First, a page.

Please be quite clear, however, that if we are not in receipt of the signed copy of the enclosed offer, the school will immediately revert to policy as outlined above without any further notice to you.  This offer is quite exceptional; I hope that you accept it in the spirit being made.


This is what was sent with the letter and spreadsheet to the school

Hi Mary,
  Please find attached
    *  suggested wording for a letter to Mrs Potter
    *  a pdf copy of the payment arrangement (with interest)
  Please check the wording so that you’re happy with this approach.  If you are, please enclose TWO copies of the arrangement spreadsheet as well as a stamped, self-addressed envelope.
  Before you send it though, what WILL you do if she DOESN’T sign and return it?  WILL the school sue?  I’d suggest a solicitors LOD to stir the pot if she doesn’t. Buys a bit more time, keeps the pressure turned up.  Shows her that the school’s serious.
  Let me know?


So, what will happen now?
1:  Nothing – the parent won’t respond and payments will carry on as normal, OR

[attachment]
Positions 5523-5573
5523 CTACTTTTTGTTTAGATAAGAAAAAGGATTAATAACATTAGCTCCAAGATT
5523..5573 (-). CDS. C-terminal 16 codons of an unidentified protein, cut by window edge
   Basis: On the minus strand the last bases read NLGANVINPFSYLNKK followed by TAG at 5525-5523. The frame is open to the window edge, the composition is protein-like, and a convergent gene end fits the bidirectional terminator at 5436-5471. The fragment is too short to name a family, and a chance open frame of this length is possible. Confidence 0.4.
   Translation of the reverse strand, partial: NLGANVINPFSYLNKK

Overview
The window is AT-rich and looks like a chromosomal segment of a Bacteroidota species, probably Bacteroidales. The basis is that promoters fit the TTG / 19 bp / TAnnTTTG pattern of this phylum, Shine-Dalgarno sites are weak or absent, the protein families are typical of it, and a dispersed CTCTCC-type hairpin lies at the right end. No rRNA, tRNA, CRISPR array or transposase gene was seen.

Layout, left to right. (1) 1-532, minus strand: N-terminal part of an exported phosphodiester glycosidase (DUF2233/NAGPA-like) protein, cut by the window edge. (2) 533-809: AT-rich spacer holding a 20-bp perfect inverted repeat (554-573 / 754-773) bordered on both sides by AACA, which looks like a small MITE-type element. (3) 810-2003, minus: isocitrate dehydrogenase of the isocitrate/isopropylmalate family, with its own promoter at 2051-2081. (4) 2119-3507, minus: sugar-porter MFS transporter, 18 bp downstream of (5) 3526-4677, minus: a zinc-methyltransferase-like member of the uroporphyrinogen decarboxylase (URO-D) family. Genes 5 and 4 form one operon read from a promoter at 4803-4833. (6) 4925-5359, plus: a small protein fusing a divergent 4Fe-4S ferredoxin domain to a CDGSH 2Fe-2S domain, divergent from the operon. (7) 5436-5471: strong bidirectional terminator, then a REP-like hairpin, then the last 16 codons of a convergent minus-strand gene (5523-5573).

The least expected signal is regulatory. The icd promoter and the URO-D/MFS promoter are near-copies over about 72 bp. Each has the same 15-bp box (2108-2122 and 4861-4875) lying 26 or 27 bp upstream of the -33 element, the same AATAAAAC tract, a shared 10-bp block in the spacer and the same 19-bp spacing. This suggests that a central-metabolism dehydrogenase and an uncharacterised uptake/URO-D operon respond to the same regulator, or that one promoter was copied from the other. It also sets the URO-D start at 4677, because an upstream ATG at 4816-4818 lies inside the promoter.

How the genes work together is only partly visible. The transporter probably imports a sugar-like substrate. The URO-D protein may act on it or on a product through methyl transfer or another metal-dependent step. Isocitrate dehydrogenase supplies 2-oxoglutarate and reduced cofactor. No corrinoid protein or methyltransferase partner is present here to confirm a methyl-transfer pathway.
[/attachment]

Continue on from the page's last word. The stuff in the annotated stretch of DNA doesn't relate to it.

2:  She will write again and either
     a:  accept the arrangement in writing, or
     b:  say she won’t pay any interest.

But no point in planning too far ahead here. If she adopts options 1 or 2b, a letter of demand from a firm of lawyers will be the next step.  Until further developments …


The headings on the spreadsheet sent were
*  Date
*  Outstanding balance
*  Two week’s interest @ 8%  (Outstanding balance x 0.08/26)
*  Total Due
*  Amount to be paid
*  Balance Remaining

By | 2017-10-24T04:35:15+00:00 June 12th, 2012|case studies|0 Comments

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Have you ever wondered why a client does business with you and then ignores your invoice like they had no intention of paying it in the first place or they treat you like their own personal line of credit, leaving YOU dangling, waiting months for their payment? Unfortunately this situation is all too common and can even be puzzling for the most experienced business owner. If you’ve ever had to handle outstanding accounts or you are just so over non-payers, then we can help. Real-world skills, solutions, tips & strategies to get more accounts paid on time, and, most importantly, how to maintain customer goodwill while keeping YOUR cash flow in the positive. You will find the blog posts helpful but to get real results, contact us by using any of the forms on this site, by email or by phone. I’ve been involved in the management of accounts for over 30 years, heard every excuse in the book, can spot a non-payer at 20 paces. Finance Companies in the 70s (systematic, tough), professional firms in the 80s (no systems, too gentle) and, since then, just about every other sort of business you can think of. I’ve written books on the topic, spoken all over the place about it and the blog in this website is my way of “giving back”. I hope you find it helpful.